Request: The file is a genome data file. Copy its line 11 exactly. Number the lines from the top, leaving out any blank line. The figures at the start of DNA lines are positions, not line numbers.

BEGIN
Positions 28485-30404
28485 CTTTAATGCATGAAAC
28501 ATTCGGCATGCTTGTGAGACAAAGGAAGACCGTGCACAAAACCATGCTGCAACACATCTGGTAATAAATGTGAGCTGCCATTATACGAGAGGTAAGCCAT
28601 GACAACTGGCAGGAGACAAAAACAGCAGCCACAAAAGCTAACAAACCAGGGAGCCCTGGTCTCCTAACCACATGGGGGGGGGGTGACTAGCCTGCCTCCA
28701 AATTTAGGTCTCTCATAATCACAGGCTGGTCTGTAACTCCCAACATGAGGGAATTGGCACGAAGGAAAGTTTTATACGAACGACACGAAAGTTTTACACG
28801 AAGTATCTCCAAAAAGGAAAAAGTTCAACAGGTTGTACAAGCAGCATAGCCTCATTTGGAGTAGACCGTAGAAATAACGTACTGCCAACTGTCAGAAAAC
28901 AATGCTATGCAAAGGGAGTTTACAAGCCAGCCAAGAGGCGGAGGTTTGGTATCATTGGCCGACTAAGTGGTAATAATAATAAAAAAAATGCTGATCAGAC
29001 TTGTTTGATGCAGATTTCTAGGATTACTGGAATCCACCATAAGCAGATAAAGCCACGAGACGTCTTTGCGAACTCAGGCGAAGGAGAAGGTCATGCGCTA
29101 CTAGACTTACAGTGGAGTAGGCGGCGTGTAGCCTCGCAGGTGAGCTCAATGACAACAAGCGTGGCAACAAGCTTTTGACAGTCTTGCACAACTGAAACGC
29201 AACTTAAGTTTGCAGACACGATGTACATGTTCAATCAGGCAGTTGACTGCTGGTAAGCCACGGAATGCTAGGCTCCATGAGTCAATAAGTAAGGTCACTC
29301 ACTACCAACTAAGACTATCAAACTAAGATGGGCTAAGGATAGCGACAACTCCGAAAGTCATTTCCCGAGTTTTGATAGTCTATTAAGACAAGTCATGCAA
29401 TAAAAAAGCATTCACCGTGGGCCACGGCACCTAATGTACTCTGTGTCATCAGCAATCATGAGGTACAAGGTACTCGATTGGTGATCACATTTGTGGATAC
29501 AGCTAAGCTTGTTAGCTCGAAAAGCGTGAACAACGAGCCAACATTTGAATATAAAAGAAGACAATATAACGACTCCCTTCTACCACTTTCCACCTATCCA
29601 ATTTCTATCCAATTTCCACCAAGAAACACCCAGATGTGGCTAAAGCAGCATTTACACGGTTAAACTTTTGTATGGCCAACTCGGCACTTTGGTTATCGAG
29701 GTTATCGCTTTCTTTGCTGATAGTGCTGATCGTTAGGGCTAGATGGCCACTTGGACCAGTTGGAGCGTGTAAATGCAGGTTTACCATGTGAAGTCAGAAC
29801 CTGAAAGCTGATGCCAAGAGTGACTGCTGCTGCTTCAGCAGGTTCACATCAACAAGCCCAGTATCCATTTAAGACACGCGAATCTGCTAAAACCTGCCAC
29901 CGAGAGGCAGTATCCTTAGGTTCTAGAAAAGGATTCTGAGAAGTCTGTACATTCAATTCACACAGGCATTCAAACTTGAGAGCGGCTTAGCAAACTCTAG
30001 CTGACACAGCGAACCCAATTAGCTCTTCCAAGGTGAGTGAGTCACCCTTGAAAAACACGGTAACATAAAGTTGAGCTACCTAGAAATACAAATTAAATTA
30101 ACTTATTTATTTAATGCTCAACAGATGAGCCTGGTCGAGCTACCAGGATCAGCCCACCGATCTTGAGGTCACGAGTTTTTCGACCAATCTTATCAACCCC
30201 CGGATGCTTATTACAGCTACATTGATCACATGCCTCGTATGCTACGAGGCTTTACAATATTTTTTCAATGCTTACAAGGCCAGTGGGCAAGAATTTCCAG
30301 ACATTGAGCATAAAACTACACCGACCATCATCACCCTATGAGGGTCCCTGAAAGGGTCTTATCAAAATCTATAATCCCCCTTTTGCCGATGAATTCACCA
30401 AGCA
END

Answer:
29301 ACTACCAACTAAGACTATCAAACTAAGATGGGCTAAGGATAGCGACAACTCCGAAAGTCATTTCCCGAGTTTTGATAGTCTATTAAGACAAGTCATGCAA